Brain Development in the Womb is Soon to be Understood
Scientists in the UK plan to map developing nerve connections in babies' brains while still in the womb.
For the first time ever, it is possible to embark on this sex-year project which scientists hope will determine how a baby thinks or sees the world and even help scientists understand the development of conditions such as autism.
By the time a baby take its first breath many of the key pathways between nerves have already developed. However, how this neural network is formed before the baby is born is largely unknown.
Researchers from UK hospitals and universities are teaming up to understand in detail the complex wiring of how the human brain grows. The plan to chart the journeys of bundles of nerves during the final three months of pregnancy, in hopes to help doctors understand more about how they can help in situations where the process goes wrong.
"There is a distressing number of children in our society who grow up with problems because of things that happen to them around the time of birth or just before birth," says leading researcher Prof David Edwards, director of the Centre for the Developing Brain.
"It is very important to be able to scan babies before they are born, because we can capture a period when an awful lot is changing inside the brain, and it is a time when a great many of the things that might be going wrong do seem to be going wrong."
Researchers plan to study 1,500 babies to understand the many aspects of their neurological development. By examining babies in the womb and those who are born prematurely and at full term, scientists hope to understand the baselines of normal development in order to investigate problems that may affect babies around birth, according to BBC News.
The study is known as the Developing Human Connectome Project. Researchers plan to use advanced MRI scanning techniques to pinpoint details of the growing brain which have been difficult to capture in the past because of fetuses constant movement in the amniotic sac.
Using three-dimensional pictures, researchers at the Centre for the Developing Brain have found ways to counter the effects of the fetuses' movements.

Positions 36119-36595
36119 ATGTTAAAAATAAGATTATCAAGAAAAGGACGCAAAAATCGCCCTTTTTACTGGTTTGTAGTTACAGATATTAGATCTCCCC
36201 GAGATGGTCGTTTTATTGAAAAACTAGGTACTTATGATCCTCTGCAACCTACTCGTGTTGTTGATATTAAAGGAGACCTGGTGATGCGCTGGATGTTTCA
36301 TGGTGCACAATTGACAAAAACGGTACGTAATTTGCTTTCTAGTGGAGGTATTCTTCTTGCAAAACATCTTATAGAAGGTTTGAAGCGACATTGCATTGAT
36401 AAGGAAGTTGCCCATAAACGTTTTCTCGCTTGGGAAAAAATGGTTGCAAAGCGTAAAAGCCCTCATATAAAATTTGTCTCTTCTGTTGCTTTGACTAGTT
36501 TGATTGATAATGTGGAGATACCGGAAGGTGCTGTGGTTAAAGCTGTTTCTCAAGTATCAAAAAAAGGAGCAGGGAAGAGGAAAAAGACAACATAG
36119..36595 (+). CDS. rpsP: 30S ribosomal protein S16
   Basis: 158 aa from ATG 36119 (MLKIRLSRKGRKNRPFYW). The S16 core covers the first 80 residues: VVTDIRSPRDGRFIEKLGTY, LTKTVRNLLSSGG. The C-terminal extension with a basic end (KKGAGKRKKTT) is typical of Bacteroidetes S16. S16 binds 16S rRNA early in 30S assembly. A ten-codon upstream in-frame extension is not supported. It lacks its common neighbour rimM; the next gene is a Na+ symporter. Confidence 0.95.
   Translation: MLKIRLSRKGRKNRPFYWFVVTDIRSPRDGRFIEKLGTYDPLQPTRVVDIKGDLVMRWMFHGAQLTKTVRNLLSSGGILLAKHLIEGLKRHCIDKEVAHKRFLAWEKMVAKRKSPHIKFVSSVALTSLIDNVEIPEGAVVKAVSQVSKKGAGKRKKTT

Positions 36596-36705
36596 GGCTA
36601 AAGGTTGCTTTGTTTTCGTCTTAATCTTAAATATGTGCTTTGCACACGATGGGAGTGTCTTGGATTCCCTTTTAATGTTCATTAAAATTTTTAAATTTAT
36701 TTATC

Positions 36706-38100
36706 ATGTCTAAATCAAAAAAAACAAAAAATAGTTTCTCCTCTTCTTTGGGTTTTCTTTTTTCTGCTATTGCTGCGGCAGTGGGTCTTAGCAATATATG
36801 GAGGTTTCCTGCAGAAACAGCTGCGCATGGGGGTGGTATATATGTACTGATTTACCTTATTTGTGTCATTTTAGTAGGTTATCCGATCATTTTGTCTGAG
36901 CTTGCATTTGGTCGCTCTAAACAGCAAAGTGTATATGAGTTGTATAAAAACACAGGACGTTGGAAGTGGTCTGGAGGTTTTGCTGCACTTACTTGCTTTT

The MRI machine will be placed in the neonatal intensive care unit at Evelina Children's Hospital in London. This is one of the few centers in the world to have a scanner in such close proximity to the babies who often need it most, Prof Edwards says.
This means the same scanning system can be used to find out more about the brains of the sickest and smallest newborn babies, he says.
"We are trying to look at brain connectivity in two ways: firstly, from a structural perspective, to find out which parts of the brain are wired to other parts. And secondly we are looking at functional connectivity - how strongly two brain regions are linked across time and activity," says researcher Daniel Rueckert, professor of visual information processing at Imperial College London.
"It would obviously be a very good thing to know more about the circuits in the developing human brain. Much of what we know hasn't changed in a hundred years and has come from dissection studies.
"But we need to keep in mind the imaging techniques we have are indirect - we can't open up a human brain and look at the connections while someone is alive so we rely on these non-invasive methods. But there is a big gap between the real circuits in the brain and what images can show us."
Prof Rueckert says this map will provide a "macro-level" view of the developing brain and not be the "final answer".
But he references an earlier study of the adult equivalent with optimism, the Human Connectome Project, which was based in the U.S: "There is so much evidence already from the adult project that there are significant changes in the brain that can be mapped with the technology we have now."
"It will be incredibly useful to be able to do this with the still growing and developing brain - perhaps giving us more time to intervene when things go wrong."